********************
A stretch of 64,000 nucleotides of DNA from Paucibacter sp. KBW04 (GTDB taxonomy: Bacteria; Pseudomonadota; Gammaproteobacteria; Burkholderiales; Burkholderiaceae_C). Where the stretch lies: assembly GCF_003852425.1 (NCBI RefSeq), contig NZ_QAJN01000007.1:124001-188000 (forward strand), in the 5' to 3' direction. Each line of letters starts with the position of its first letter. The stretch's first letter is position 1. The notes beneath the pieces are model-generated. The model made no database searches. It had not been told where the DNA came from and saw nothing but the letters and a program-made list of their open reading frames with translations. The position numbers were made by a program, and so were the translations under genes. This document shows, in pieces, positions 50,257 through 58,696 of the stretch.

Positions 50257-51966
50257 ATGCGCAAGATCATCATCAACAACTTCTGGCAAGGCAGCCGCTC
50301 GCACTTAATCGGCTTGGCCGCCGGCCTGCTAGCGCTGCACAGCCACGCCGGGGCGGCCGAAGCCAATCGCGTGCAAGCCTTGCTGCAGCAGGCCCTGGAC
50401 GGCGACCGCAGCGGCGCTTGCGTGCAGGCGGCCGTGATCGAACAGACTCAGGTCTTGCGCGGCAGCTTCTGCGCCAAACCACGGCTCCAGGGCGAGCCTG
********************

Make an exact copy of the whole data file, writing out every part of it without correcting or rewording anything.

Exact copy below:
A stretch of 64,000 nucleotides of DNA from Paucibacter sp. KBW04 (GTDB taxonomy: Bacteria; Pseudomonadota; Gammaproteobacteria; Burkholderiales; Burkholderiaceae_C). Where the stretch lies: assembly GCF_003852425.1 (NCBI RefSeq), contig NZ_QAJN01000007.1:124001-188000 (forward strand), in the 5' to 3' direction. Each line of letters starts with the position of its first letter. The stretch's first letter is position 1. The notes beneath the pieces are model-generated. The model made no database searches. It had not been told where the DNA came from and saw nothing but the letters and a program-made list of their open reading frames with translations. The position numbers were made by a program, and so were the translations under genes. This document shows, in pieces, positions 50,257 through 58,696 of the stretch.

Positions 50257-51966
50257 ATGCGCAAGATCATCATCAACAACTTCTGGCAAGGCAGCCGCTC
50301 GCACTTAATCGGCTTGGCCGCCGGCCTGCTAGCGCTGCACAGCCACGCCGGGGCGGCCGAAGCCAATCGCGTGCAAGCCTTGCTGCAGCAGGCCCTGGAC
50401 GGCGACCGCAGCGGCGCTTGCGTGCAGGCGGCCGTGATCGAACAGACTCAGGTCTTGCGCGGCAGCTTCTGCGCCAAACCACGGCTCCAGGGCGAGCCTG